Business Strategy

As I mentioned, I have two jobs. When I’m not slinging salsa, I’m a Brand Ambassador for a company that makes cookware. For the first time, I was asked to join the team at the Housewares Show this year. I howled at the moon with excitement. My job was going to be cooking and talking all day long, skills at which I’m quite proficient.

The HS is an extravaganza where you can find every widget, gadget, or gizmo that a cook Intl Home Show1would ever need, from boiling water to trimming the tops off of quail eggs. All the Who’s Who of my company were in attendance; My boss, Mary; many layers of bosses, even the brand new CEO of all North America (for our purposes Mr. Grant). Mr. Grant came with the added anxiety-inducing bonus of being an unknown commodity. Speculation about him was running rampant.

In this kind of situation, for my job security, I decided to implement a two-part strategy that I had first developed in third grade and have since perfected:

#1 – Don’t bring attention to yourself; fly low, just enough under the radar so not to be seen by higher-ups.

#2 – Partner up with someone with experience and a big personality to hide behind, which supports #1.

Frank was the perfect #2. He is a middle-aged salesman for the company, master of his Deathofcraft, something right out of a Tennessee Williams play. He makes Ron Popeil look like an amateur carney barker. I needed to find him and get him on board, STAT! With barely one foot in our booth, I was handed a newly developed pan with a heat sensor that selects the perfect cooking temperature. I had never seen nor touched one of these babies before, so if I was going to demonstrate the benefits of this pan I better take it for a test drive. I cranked up the electric stovetop and stirred up the pre-made demo pancake batter. What could possibly go wrong? I make waffles every morning.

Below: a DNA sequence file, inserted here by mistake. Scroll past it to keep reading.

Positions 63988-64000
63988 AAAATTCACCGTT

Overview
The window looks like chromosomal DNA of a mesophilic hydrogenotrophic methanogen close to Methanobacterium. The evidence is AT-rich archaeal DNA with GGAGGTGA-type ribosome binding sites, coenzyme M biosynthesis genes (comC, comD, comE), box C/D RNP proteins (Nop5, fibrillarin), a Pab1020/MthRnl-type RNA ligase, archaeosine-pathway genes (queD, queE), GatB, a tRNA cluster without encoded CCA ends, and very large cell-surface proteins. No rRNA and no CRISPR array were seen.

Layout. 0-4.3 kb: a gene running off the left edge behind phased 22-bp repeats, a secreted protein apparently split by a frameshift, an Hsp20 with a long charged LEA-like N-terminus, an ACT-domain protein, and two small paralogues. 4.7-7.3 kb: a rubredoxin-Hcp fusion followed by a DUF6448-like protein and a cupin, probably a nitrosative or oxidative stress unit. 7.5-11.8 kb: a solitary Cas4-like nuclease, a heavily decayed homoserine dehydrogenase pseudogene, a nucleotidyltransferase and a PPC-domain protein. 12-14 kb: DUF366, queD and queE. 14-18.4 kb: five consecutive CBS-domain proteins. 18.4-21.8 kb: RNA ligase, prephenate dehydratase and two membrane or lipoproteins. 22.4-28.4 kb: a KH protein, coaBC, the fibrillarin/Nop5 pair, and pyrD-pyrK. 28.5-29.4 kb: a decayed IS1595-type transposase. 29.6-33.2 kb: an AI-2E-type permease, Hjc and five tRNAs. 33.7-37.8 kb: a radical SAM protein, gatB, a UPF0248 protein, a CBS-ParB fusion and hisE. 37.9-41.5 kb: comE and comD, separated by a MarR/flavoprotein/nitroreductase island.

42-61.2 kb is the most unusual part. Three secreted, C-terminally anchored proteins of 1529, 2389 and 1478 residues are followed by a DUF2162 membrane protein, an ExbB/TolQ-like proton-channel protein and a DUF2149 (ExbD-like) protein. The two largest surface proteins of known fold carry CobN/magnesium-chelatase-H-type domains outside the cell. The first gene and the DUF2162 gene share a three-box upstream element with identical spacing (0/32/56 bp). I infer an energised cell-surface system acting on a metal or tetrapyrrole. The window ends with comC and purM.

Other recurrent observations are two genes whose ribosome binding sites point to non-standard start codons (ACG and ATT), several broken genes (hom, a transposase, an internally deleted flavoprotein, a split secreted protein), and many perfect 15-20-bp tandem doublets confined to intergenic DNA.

Out from behind the fake wall behind me, my boss, Mary appeared. “Look alive. Mr. Grant with the all the bosses is heading over.”

No, no, no. I’m not ready. I’m missing my #2. “But I don’t know this pan.”

“Learn fast.”

I don’t learn fast.

Mr. Grant stood before me, arms folded. “Well you are our first demo of the show. Show us what you know.”

There it was. That moment of dread when the teacher calls on you and you aren’t prepared. I froze. My eyes looked just like the two dollops of batter I had plopped into the pan.

“Well. What do you know?”

I know I wish I could pull a flying pig out of my butt right about now. Instead…

“Well I know this is a new technology.”

Nothing was working. Not the pan, not the stovetop. Nothing!

“I know I am the perfect customer for this new technology since I cook all the time. And I am a very, very, busy, busy mom.” Killing time, I waited for the pan, the technology and my brain to fire up. I flipped the pancakes that were about as appetizing as plaster.

“May I try?” Mr. Grant walked around and began cooking. What do I say? Do I say my true opinion or more of what he wants to hear? I hope they were wrong and he wasn’t at all like Louis XIV executing people at random. He cooked, I agreed, he flipped, he left.

At the same time, Marie Antoinette was screaming from the coffee area, “Get out! You idiot! The machine is ruined! “

Moments later Mary walked over with Frank, my #2, in tow. “Frank, you’re with Leslie.”

Perfect.

“All the bosses were just here. I’m so nervous.” I confessed.

Frank was so reassuring. “Don’t worry, I’ve done a million of these trade shows. I’ve got your back, just as long as I don’t have to make coffee. “

“You said…”

”I’ve never really used that $3,000 machine before so when she asked me to set it up I may have inadvertently put the water where the beans go and shorted it out.”

That could happen to anyone.